Yesterday I realized that I hadn’t spent much time alone since the start of this trip. I do this sometimes – I enjoy other people’s company so much that I don’t take much time alone, just to spend time with myself and reflect on the situation in general rather than being engaged in a specific taking-care towards goals. So I took off my keffiyeh, grabbed the soccer ball, and went strolling down the streets of the neighborhood which is my temporary home here.
The first thing you notice around here, once you start trying to blend in, is how normal the place is. Sure, there are security guards at some of the restaurants, and if you’re attentive you can see some signs of what was here before 1948 (hopefully we will have a tour of the history of this area at some point). But in general, it’s just a normal upper-middle class neighborhood, similar in feeling to Kitsilano in Vancouver, or the Beaches in Toronto.
I can see how people might be lulled into, might want to be lulled into the sense of security and normalcy present in this neighborhood, and others, since the construction of the Separation wall and the successful victory of Israeli security forces over suicide bombings. Why would someone living here want to think about the Kalandia refugee camp and the conditions there, the lack of opportunity, the lack of proper medical and dental services? Is this so different from Toronto where it is easy to live in the Annex and never think about underprivileged neighborhoods which are victims of structural injustice. Of course it’s different – the structural injustices here are much more extreme: military occupation, differential citizenship rights, and what amounts to state-approved racism against Palestinians.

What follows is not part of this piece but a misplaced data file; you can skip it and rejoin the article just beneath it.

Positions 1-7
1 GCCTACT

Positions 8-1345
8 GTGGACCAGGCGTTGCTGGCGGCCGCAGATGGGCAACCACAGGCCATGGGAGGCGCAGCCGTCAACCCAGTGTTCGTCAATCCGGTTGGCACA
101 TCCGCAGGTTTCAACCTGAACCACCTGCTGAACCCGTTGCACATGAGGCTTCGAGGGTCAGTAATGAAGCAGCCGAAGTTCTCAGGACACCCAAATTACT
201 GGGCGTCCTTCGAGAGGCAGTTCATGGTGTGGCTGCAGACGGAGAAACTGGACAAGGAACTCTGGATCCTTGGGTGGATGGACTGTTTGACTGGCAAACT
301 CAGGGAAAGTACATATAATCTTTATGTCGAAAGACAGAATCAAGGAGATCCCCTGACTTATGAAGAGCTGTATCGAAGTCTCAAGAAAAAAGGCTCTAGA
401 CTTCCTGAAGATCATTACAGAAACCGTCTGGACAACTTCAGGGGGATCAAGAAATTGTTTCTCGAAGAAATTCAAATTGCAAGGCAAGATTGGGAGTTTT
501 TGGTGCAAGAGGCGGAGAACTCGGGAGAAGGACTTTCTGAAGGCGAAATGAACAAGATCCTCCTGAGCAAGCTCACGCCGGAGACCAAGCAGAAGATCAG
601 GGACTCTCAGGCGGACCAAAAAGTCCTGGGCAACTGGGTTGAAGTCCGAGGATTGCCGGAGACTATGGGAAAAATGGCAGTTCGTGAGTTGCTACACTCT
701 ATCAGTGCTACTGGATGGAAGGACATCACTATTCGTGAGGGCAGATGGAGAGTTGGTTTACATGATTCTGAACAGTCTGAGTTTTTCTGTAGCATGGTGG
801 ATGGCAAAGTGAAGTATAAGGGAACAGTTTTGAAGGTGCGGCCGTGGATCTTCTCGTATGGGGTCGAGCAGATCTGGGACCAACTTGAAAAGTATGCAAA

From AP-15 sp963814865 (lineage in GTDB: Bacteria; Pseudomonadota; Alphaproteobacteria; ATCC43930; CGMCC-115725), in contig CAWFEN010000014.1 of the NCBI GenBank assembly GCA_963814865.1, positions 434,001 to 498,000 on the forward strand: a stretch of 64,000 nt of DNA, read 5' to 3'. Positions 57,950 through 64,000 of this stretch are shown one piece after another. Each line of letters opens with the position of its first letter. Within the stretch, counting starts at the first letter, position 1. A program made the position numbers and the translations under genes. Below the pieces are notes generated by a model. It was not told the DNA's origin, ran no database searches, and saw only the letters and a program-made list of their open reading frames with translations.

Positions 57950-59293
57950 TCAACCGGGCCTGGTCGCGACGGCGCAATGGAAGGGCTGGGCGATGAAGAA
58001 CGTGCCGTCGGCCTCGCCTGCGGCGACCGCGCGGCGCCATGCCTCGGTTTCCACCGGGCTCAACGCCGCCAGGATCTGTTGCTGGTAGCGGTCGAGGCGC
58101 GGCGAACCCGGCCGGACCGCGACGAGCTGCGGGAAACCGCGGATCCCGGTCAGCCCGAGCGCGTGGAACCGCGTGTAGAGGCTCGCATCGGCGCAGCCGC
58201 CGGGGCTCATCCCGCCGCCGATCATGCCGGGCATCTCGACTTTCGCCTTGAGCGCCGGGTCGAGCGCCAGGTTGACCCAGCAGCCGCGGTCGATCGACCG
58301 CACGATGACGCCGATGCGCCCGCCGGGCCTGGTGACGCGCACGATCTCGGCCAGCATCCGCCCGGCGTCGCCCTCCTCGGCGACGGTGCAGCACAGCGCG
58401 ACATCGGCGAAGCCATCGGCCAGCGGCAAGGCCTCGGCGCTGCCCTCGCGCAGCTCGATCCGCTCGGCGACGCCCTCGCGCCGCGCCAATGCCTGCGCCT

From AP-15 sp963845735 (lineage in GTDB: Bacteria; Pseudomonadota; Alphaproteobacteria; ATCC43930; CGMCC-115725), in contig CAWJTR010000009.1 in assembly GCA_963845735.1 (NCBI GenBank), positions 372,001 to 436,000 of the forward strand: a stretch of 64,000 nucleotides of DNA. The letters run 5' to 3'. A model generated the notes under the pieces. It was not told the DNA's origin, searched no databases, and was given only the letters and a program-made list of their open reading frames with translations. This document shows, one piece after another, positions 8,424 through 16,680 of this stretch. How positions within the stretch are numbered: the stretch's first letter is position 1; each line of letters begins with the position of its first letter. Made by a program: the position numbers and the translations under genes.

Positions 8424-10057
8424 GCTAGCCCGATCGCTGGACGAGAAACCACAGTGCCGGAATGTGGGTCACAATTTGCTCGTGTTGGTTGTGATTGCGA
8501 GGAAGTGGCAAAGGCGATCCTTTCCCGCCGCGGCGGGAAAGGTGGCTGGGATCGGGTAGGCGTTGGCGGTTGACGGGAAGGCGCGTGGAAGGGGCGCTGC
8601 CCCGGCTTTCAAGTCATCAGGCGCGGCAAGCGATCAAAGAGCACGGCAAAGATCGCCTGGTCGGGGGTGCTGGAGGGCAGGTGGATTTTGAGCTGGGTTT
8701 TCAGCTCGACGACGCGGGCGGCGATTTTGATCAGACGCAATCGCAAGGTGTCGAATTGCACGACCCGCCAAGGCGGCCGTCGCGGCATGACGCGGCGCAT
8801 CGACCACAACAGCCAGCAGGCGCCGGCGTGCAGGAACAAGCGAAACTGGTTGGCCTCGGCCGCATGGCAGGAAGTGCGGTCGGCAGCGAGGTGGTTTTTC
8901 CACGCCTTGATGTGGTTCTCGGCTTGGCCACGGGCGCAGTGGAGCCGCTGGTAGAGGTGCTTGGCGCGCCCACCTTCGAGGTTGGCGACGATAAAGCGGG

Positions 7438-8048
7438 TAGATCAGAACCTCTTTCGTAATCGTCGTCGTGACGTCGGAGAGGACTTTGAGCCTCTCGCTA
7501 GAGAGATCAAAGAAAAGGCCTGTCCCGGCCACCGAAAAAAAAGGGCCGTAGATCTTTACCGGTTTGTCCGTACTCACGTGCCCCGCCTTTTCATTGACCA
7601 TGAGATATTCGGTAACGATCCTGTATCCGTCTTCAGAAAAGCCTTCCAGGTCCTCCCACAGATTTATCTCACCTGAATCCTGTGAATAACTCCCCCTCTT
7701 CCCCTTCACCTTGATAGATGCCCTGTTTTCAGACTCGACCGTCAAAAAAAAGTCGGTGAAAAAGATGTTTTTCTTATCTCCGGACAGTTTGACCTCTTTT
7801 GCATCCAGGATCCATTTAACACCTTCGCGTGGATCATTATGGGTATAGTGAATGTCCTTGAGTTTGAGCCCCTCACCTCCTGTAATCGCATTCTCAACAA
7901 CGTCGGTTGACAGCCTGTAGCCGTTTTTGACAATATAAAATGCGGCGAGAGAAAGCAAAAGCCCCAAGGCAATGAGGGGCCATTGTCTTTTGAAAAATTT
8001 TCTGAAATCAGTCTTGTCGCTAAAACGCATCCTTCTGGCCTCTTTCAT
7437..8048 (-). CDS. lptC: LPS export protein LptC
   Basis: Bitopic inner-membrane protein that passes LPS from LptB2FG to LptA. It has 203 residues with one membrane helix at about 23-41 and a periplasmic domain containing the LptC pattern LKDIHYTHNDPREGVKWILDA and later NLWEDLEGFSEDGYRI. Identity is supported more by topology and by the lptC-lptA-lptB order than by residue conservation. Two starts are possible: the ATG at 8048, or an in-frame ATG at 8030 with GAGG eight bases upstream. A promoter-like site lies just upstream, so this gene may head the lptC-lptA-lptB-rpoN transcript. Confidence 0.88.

But just walking down the street, you can start to forget the facts and the international law. This normalcy is part of the tragedy for Palestinians. When the IRA declared its ceasefire in 1994 it mattered to all people in Belfast, because nothing about that place was normal when terrorist attacks were ongoing. The Northern Irish republican’s military capability was one of the contributing reasons forcing the British to recognize the legitimacy of their political project, and allow them to continue the war by other means. But here, the Israeli security forces have successfully reduced terrorist attacks to near zero with the annexation wall and the blockade of Gaza. This means they can continue the war against the Palestinians indefinitely, at marginal cost to their own population.
No one likes to see violence. But it’s even worse to see violence that is structurally one-sided, where the lack of parity between the parties might be a factor contributing to the difficulty of achieving a just peace.